This movie comes with a relentless pace, a consistently positive attitude and a determination not to let its theme of moral compromise get in the way of telling an entertaining story.
A light and implausible tale of adventure with snippets of comedy and drama thrown in along the way, “American Made” is a Tom Cruise movie and he is, as usual, charming and fully energized.
The fact that his character’s tale is true is both its strength and its weakness.
This is the story behind the clandestine actions and covert activities that led to the Iran-Contra Affair, and there is craziness in here that, as they say, “you just can’t make up.”
But director Doug Liman’s father was chief counsel for the Senate’s investigation of that scandal in 1986, and Liman clearly feels an obligation to honor his father’s legacy.
That adds unneeded complexity to the script. In trying to make sure we meet all the principal characters and understand the historical significance of what took place, the plot seems overinflated.
Rich, hypersaturated colors, fearless flying and vintage music ground this film in the ’80s, the Cold War years—before GPS, satellite coverage and cellphones. Today’s technology would make it impossible to get away with what’s going on; here, pay phones just add to the fun.
There’s a lot of humor in here and it emerges naturally out of the story
Overall, it feels like a return to the Wild West playing out in the wild blue yonder, where the good guys aren’t necessarily the smart guys, and several “gangs”—the FBI, CIA, DEA, ATF, the White House—can neither “shoot straight” nor stay out of each other’s way.
But up in the air, there’s a cowboy at the controls.
His name is Barry Seal (Cruise) and he’s a pilot for TWA who has a growing family and needs to earn more money. He gets his chance when “Schafer” (Gleeson) recruits him to work for the CIA. He gives Seal his own plane and an ultrasecret assignment: Fly low over Central America and take pictures of “the Communist enemies of democracy.”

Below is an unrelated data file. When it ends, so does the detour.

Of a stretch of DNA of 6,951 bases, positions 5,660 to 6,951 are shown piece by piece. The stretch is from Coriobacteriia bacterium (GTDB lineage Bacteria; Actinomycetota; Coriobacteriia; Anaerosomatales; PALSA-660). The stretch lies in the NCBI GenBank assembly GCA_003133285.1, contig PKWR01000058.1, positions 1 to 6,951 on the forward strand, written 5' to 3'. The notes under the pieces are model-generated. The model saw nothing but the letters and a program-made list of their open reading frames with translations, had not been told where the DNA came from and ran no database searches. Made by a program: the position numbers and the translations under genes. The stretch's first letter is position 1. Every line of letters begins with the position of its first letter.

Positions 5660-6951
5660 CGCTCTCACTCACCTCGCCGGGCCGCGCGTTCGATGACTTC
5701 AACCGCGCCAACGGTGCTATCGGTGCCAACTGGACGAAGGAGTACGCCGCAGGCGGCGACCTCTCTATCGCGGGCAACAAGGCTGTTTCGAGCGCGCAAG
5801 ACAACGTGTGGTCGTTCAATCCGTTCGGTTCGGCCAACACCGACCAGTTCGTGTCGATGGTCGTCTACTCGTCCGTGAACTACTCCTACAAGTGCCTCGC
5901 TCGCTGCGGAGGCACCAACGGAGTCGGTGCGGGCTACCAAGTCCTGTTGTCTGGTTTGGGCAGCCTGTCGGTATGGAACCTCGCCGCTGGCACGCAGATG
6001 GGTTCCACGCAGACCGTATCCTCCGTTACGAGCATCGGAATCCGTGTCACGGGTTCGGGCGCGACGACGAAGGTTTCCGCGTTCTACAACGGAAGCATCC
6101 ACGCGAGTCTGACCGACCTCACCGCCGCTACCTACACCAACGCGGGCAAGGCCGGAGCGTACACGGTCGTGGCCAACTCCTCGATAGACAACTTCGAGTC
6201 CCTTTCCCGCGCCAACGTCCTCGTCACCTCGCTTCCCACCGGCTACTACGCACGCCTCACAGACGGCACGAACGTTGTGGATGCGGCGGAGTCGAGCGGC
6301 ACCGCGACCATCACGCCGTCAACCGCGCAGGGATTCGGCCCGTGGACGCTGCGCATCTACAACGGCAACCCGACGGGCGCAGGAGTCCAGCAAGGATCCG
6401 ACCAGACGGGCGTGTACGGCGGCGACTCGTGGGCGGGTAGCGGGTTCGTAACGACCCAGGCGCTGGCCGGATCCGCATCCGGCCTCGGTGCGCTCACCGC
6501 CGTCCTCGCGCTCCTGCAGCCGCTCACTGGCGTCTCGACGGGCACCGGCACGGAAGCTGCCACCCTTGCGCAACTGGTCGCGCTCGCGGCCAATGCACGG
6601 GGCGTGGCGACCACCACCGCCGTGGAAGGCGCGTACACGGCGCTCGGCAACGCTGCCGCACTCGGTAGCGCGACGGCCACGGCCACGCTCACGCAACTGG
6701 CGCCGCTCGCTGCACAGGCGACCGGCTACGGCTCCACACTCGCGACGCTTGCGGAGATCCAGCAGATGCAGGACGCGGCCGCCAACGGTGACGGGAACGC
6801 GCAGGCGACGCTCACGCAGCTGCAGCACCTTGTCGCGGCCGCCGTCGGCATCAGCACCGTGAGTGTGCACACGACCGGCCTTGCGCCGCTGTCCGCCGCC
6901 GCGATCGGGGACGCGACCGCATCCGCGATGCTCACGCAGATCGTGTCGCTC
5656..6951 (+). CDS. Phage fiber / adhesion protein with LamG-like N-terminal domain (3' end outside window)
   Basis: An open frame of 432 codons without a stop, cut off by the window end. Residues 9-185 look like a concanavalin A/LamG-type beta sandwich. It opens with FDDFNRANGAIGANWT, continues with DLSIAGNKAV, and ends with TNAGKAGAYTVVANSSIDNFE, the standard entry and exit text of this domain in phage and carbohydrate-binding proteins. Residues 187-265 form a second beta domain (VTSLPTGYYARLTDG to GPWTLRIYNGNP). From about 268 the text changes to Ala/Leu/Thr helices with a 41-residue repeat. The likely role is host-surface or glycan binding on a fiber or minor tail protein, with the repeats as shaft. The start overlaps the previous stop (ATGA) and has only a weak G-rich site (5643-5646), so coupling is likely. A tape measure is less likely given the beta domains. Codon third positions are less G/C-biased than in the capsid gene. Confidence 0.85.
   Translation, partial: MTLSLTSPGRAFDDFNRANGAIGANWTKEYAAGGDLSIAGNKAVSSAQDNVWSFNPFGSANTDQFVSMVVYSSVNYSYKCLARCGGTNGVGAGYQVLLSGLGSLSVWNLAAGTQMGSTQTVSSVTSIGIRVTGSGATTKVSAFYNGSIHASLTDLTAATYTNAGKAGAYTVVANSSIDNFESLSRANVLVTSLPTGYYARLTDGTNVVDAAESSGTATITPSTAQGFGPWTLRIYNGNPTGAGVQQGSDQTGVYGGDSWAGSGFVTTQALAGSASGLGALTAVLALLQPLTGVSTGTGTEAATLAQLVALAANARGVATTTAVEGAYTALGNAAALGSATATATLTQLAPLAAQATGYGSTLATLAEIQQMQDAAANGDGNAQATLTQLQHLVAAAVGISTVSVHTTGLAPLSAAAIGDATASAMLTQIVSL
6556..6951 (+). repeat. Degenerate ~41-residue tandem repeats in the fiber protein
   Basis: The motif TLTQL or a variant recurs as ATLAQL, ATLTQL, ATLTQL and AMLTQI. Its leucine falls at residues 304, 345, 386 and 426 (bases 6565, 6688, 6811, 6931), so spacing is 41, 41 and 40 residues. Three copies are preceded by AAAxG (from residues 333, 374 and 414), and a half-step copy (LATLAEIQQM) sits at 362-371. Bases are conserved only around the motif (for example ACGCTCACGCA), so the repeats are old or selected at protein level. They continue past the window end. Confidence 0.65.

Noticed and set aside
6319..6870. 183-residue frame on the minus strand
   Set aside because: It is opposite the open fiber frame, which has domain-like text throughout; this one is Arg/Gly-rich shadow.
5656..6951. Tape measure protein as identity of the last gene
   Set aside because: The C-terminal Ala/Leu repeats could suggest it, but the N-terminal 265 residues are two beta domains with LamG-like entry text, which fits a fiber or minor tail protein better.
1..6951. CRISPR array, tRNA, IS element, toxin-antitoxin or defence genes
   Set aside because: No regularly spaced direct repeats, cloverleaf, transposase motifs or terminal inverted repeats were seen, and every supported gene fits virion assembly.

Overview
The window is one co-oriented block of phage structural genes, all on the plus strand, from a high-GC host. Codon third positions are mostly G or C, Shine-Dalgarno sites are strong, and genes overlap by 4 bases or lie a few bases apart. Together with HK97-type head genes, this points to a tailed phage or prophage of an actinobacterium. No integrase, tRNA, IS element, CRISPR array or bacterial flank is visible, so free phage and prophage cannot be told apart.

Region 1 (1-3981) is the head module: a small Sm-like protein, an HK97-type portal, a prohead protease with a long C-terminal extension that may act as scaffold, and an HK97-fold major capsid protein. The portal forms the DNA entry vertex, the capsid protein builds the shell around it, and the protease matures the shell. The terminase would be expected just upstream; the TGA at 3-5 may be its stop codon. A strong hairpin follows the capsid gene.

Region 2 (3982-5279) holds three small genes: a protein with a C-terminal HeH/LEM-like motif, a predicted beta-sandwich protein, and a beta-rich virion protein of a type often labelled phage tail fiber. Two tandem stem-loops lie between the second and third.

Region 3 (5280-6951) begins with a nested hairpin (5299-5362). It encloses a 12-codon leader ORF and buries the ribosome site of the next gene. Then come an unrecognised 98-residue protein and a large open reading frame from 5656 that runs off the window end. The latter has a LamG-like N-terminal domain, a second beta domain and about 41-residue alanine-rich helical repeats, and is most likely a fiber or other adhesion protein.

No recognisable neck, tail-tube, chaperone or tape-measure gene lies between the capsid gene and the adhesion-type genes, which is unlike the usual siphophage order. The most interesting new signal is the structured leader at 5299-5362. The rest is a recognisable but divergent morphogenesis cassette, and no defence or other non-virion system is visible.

A chance meeting with Jorge (Alejandro Edda) in Colombia makes things more complicated— and far more lucrative.
Soon, he’s taking pictures for the CIA while flying cocaine into the U.S. for the forerunner of the Medellin cartel. Then he’s flying arms to the cartel, picking up cocaine and providing it to the Contras. Then he’s shuttling Contras in and out of the U.S.
He needs to build a small air force to help out.
He’s on everyone’s hit list, but the money is unbelievable. When his wife tells him the bag of cash he’s buried in their backyard has broken and there are bills flying around the yard, he says, “I’ll rake them up in the morning.”
Virtually every character in here is a bit of an amoral scoundrel; each is played with a sense of self-confident swagger.
As the trophy wife who becomes her husband’s supporter and partner, Wright brings steely Southern charm to the role of Lucy. As Seal’s CIA recruiter, Gleeson is the ultimate “company man;” he’s oily and often funny in an underwritten role.
In small roles, Edda gives a sense of playfulness to Jorge, Seal’s contact who keeps showing up. And Jayma Mays, as Arkansas lawyer Dana Sibota, is briefly terrific.
But for Cruise, Seal is one of his more ambivalent roles, and he finds the right balance between family values and business amorality. We like him in spite of what he’s doing. He makes us believe he’s just a gringo with an airplane who’s in over his head, delivering with guts and a grin.
We fear his days are numbered, but we hope he gets out of it alive because . . . hey, he’s Tom Cruise.
This isn’t a great movie; it feels a bit too long and stuck in several ruts of redundancy. A subplot with JB (Caleb Landry Jones) is unnecessary. But there is plenty of action and humor and—if you’re interested—a history lesson.
Summer’s over, but if you want another bite of popcorn-munching entertainment, Cruise has this airplane . . .